Syrian rebels captured a military base in the country’s south on Wednesday after days of heavy fighting, activists said, in the latest advance by opposition fighters near the strategic border area with Jordan.
Opposition fighters battling President Bashar Assad’s troops have been chipping away at the regime’s hold on the southern part of the country in recent weeks with the help of an influx of foreign-funded weapons. Their aim is to secure a corridor from the Jordanian border to Damascus in preparation for an eventual assault on the capital.
The Britain-based Syrian Observatory for Human Rights said the rebels seized the air defense base, home to the Syrian army’s 49th battalion, on the outskirts of the city of Daraa, the birthplace of the country’s uprising, on Wednesday after battling Assad’s troops in the area for several days.
The capture follows a string of other rebel victories in the southern province of Daraa, a largely agricultural region predominantly populated by Sunnis. Last month, opposition fighters seized Dael, one of the province’s bigger towns, and overran another air defense base in the region.
An amateur video posted online Wednesday showed what appeared to be rebels from the Suqour Houran, or Eagles of Houran brigade, driving an armored personnel carrier inside the base of the 49th battalion.
Another video, posted by the Fajr al-Islam brigade, showed the rebels walking around the base as the heavy thud of incoming artillery rounds fired by nearby regime forces is heard in the background. A destroyed rocket, army trucks and radars are seen on the ground inside the base.
The videos appeared consistent with AP reporting from the area.
The fighting has escalated across Syria in recent weeks, as the rebels and the Assad regime try to gain the upper hand in the 2-year-old conflict that the U.N. says has killed more than 70,000 people.
The rebels control vast portions of northern Syria that border Turkey. They’ve also captured areas in the east along the border with Iraq recently, but the strategic region between the southern outskirts of Damascus and Jordan — known as the Houran plains — is seen as a crucial gateway to the capital.
Both sides consider Damascus, about 100 kilometers (60 miles) from the Jordanian border, the ultimate prize.
Rebels have established footholds in a number of Damascus suburbs but have only been able to push into limited areas in the southern and northeastern parts of the capital. They’re only major foray into the capital took place last July was brought to a swift end by a punishing regime counteroffensive that swept rebels from the city.
Millions of Syrians have fled the conflict, seeking refuge in the neighboring countries of Jordan, Lebanon, Iraq and Turkey, raising fears that the civil war could spread across the region as the fighting occasionally spills over Syria’s volatile borders.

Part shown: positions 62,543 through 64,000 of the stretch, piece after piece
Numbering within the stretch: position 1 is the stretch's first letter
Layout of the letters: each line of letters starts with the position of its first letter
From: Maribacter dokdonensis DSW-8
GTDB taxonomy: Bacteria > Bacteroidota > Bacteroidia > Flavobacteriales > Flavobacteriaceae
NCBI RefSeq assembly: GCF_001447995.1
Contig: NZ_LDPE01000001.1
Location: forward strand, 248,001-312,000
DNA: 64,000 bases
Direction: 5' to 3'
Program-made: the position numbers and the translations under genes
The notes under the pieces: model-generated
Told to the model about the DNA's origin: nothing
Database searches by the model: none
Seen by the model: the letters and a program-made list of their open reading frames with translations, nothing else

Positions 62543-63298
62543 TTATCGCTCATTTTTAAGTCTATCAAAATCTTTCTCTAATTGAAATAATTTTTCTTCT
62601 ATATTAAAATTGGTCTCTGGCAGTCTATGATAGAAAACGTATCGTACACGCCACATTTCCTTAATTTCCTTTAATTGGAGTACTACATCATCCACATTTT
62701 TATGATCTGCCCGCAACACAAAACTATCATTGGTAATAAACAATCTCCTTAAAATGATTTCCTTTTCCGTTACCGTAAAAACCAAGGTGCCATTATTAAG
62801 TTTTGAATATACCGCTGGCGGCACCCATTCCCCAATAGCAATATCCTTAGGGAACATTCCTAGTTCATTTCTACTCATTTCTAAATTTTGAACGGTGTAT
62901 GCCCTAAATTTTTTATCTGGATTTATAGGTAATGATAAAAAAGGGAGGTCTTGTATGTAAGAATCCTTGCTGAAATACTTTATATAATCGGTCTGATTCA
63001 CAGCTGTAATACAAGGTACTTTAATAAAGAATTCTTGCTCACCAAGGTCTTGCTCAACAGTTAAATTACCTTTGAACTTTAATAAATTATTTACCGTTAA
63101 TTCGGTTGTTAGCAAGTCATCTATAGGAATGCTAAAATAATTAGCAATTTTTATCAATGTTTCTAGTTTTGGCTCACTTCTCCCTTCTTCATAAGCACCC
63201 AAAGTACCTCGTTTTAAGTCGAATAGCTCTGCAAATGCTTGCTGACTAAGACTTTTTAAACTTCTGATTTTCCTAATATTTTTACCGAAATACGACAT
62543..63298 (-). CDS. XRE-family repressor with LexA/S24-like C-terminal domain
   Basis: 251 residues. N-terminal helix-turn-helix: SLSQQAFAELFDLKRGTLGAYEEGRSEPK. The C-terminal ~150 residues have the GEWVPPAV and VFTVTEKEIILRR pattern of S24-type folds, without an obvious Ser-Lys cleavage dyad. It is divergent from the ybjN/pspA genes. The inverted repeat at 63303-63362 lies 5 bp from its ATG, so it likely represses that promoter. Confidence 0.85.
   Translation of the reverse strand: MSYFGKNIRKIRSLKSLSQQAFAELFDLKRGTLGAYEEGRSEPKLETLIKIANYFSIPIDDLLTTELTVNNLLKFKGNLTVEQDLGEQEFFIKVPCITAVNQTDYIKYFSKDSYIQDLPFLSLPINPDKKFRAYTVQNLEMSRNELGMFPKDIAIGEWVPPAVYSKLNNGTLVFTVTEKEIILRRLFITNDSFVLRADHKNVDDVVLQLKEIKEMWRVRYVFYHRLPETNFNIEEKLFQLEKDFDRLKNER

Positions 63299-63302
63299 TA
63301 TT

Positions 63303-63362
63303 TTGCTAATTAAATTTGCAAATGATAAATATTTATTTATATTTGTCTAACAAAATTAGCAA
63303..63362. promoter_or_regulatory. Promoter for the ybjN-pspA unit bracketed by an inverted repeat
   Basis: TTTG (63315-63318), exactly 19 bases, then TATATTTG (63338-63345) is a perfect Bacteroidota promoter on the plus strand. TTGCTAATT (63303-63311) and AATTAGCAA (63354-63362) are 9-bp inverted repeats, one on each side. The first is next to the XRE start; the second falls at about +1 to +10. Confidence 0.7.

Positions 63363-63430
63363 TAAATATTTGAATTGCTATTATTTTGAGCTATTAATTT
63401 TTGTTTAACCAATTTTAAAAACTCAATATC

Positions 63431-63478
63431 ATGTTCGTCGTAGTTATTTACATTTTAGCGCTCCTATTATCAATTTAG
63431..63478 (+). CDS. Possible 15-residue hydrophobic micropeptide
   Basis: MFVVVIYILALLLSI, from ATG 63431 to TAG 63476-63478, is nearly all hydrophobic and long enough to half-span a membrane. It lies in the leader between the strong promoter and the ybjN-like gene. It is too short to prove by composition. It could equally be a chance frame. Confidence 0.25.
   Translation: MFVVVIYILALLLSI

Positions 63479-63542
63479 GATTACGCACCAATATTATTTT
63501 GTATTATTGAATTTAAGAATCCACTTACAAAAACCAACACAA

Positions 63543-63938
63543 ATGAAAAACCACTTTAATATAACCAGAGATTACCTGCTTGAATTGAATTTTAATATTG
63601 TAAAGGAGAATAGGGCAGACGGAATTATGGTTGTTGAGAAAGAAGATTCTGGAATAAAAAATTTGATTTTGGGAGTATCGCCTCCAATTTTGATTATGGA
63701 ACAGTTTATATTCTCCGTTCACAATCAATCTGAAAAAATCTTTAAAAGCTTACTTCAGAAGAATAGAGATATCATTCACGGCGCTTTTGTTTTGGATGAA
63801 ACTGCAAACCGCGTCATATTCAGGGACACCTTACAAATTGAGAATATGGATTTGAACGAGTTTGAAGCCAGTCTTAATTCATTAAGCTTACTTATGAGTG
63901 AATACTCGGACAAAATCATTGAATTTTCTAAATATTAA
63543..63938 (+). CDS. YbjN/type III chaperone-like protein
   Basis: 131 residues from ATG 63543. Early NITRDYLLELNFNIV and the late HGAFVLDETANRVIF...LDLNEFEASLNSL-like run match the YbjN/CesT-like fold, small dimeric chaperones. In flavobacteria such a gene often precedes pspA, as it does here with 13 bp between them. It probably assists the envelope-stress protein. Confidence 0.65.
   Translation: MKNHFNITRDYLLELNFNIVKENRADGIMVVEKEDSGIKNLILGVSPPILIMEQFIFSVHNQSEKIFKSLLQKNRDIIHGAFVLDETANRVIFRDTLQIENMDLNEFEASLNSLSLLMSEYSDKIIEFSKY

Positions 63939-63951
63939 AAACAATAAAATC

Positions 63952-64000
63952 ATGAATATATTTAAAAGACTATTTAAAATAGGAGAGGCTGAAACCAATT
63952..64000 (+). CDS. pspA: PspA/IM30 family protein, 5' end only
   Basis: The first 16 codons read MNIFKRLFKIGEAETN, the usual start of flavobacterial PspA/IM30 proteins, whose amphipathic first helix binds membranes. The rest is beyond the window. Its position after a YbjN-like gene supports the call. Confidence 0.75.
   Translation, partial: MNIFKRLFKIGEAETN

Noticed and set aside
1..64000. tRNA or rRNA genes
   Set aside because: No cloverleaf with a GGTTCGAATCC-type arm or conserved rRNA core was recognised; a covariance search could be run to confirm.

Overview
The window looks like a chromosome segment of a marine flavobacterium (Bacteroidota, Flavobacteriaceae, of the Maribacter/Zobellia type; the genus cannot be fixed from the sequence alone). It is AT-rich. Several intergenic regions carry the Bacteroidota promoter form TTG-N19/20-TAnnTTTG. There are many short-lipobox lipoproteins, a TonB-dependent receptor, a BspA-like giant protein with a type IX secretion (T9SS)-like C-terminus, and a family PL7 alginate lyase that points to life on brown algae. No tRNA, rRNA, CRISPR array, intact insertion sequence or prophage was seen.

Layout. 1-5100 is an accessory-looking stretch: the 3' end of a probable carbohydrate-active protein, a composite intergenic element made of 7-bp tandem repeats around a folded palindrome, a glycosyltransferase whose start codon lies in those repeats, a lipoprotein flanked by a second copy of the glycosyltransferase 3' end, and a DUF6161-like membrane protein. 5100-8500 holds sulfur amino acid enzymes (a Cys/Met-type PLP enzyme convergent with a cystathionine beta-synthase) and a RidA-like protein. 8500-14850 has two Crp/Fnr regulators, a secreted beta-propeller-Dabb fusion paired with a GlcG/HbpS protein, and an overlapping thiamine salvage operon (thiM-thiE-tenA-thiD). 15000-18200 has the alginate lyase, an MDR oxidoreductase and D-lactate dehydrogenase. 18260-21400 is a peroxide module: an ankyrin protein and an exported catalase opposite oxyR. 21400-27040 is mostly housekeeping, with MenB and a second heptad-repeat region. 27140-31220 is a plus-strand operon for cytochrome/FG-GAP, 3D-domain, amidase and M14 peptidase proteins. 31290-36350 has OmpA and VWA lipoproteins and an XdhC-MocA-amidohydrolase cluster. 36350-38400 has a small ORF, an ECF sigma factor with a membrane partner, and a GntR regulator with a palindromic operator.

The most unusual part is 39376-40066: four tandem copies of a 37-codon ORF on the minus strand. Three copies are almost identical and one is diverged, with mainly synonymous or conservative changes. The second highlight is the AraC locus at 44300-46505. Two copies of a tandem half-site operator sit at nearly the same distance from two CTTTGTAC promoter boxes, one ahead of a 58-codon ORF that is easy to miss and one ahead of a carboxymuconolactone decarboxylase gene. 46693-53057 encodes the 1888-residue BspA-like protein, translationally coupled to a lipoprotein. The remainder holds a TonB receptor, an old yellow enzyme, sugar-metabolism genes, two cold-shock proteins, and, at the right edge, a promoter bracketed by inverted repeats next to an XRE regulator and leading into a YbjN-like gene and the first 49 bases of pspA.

In Lebanon, a Syrian jet fired a missile that slammed into a house on the outskirts of the Lebanese border town of Arsal, according to Lebanese state media. The National News Agency said the attack hit the edge of Arsal on the Lebanese side of the frontier, causing material damage, but no casualties.
Lebanon has been on edge since the uprising against Assad’s rule began more than two years ago. Lebanese gunmen supporting opposing sides of the Syrian conflict have frequently clashed, raising concerns that fighting in the neighboring country could reignite Lebanon’s explosive sectarian mix.
The revolt started with peaceful protests but turned into a bloody conflict after some Syrians took up arms to fight a brutal government crackdown on dissent. The fighting has taken increasingly sectarian overtones, with Sunni Muslims dominating the rebel ranks. The Assad regime is dominated by Alawites, an offshoot Shiite group to which the president and his family also belong to.
Arsal is a Sunni Muslim town that has backed opposition fighters in Syria, and arms smuggling across the border is widespread in the area.
Jordan and Turkey have backed the Syrian opposition, calling repeatedly on Assad to step down. In addition to tens of thousands of Syrian refugees, the two countries also shelter dozens of army defectors, including several high ranking officers.
In rare comments, Assad slammed Turkey’s Prime Minister Recep Tayyip Erdogan for his support of the opposition.
“Erdogan did not give any sincere statement since the crisis in Syria began,” Assad said in an interview with Turkey’s TV channel Ulusal Kanal. Excerpts from the interview were posted on Assad office’s YouTube channel on Wednesday. Station officials said the full interview will be broadcast Friday.
Assad also spoke to spoke the channel’s newspaper, Aydinlik. Both media outlets are affiliated with Turkey’s Labor Party, which opposes Erdogan’s policies.
Ulusal Kanal’s website said the interview with Assad was conducted late Tuesday in one of the presidential places in Damascus.
Assad last spoke in January, vowing in a speech in Damascus to crush the rebels that he claims are part of a foreign plot against Syria.
In Beirut, a Russian plane carrying 36 tons of aid for Syrian refugees in Lebanon landed. The aid included generators, blankets, food and baby formula. The aid marks the first time Russia sent aid to Syrians fleeing violence in their homeland.
Moscow has been a staunch ally of Damascus since the beginning of the uprising, shielding the Assad regime from sanctions at the United Nations Security Council.
Associated Press writers Bassem Mroue and Zeina Karam in Beirut and Suzan Fraser in Ankara, Turkey, contributed to this report,